Johan Martinsson is a freelance developer and craftsman that is passionate, amongst other things, about design in code. He has spent many years helping teams adopt XP-practices, in particular TDD and advanced coding. One of Johan's primary skills is the ability to contaminate almost anyone with at least a few craftsman practices.
Johan favorite way of making his point in conferences is by showing code.
Johan organized the first code retreat in France, organized the first ever Legacy Code Retreat with JB Rainsberger. Since 2009 he co-organizes the Grenoble coding dojo. In 2016 it was at its 130th session! He also co-organizes France's biggest agile event: Agile Grenoble.
Get rid of whole families of bugs for good with 21 tricks to reduce the space available for bugs.
Bugs are not a fatality, they appear whenever the design allows for it. Learn how to fix the root-causes and how to give an intrinsic quality to your code.
You'll look at static and dynamic typing in a different way. Learn about NoPrimitives, coupling & cohesion, if-less. We'll talk about the feedback-funnel and how it all scales from micro design to micro-services and to macro-design.
Loads of concrete examples and some live coding
Bugs are optional, they get their way into our code much thanks the design choices we do or quite often fail to do.
You'll practice reading code, looking for parts where it is likely that a developer would create a bug if he extended the code. Whenever you've found such a weakness in the design your challenge is to strengthen the design in order to make that kind of bug very unlikely, or even impossible!
You'll practice the procedure of
Did you ever think of the user of your code? Not the one using the application, but the developer that has to change the code after you. Does that person have a good tool for the job, i.e. is the code usable?
What can we learn from other domains where the power of user-centric design was discovered decades ago and led to a win-win situation? Expert designers always repeat that
You're not your user!
It's not the users fault, it's the designs fault.
Why? What does that mean in our world of code, architecture and team practices? You can expect plenty of code illustrating general principles of design and ergonomics. You'll go home with simple but powerful tools.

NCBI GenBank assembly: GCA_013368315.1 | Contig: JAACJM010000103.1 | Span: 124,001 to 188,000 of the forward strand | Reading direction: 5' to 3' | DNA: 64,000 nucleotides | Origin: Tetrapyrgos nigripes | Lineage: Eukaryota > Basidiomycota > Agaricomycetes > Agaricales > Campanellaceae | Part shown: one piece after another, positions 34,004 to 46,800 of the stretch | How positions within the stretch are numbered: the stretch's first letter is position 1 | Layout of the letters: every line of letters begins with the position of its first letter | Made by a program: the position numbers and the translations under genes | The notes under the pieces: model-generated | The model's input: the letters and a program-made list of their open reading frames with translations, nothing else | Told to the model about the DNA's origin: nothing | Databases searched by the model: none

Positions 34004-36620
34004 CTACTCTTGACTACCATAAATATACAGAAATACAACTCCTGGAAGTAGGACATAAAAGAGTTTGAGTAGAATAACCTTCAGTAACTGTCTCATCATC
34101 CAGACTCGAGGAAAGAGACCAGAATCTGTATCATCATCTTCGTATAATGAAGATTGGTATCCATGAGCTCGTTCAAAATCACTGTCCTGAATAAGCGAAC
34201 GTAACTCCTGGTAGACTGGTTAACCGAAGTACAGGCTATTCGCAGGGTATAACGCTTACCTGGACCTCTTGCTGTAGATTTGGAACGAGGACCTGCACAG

What's the main hurdle of doing TDD in our existing codebase? The difficulty of testing the untestable code of our legacy codebase so that it can be refactored into something where it is easy to add functionality using TDD.
But how is this done when I have no separation of layers, no architecture and I can't even mock the database? Well let's see the workflow through a guided workshop of how tests are put in place, how the code is refactored and then finally how tests are separated into different layers of the testing pyramid, and finally how easy it becomes to TDD the new feature!
This demonstrates not only the basic workflow of modern development with legacy code, but also how we can leverage preparatory refactoring to gain time even in the short term, thanks to testing. Additionally it illustrates how respecting the testing pyramid makes a developers life more pleasant.
Code that makes no sense to unit test due to bad design is a common problem. This small example models this problem in realistic way due to its hard-coded integration with external dependencies that cannot be "stubbed out".
Setup here: https://github.com/martinsson/Refactoring-Kata-Lift-Pass-Pricing.
Our conference is dedicated to providing a harassment-free conference experience for everyone, regardless of gender, gender identity and expression, age, sexual orientation, disability, physical appearance, body size, race, or religion (or lack thereof). We do not tolerate harassment of conference participants in any form. Sexual language and imagery is not appropriate for any conference venue, including talks, workshops, parties, Twitter and other online media. Conference participants violating these rules may be sanctioned or expelled from the conference without a refund at the discretion of the conference organisers.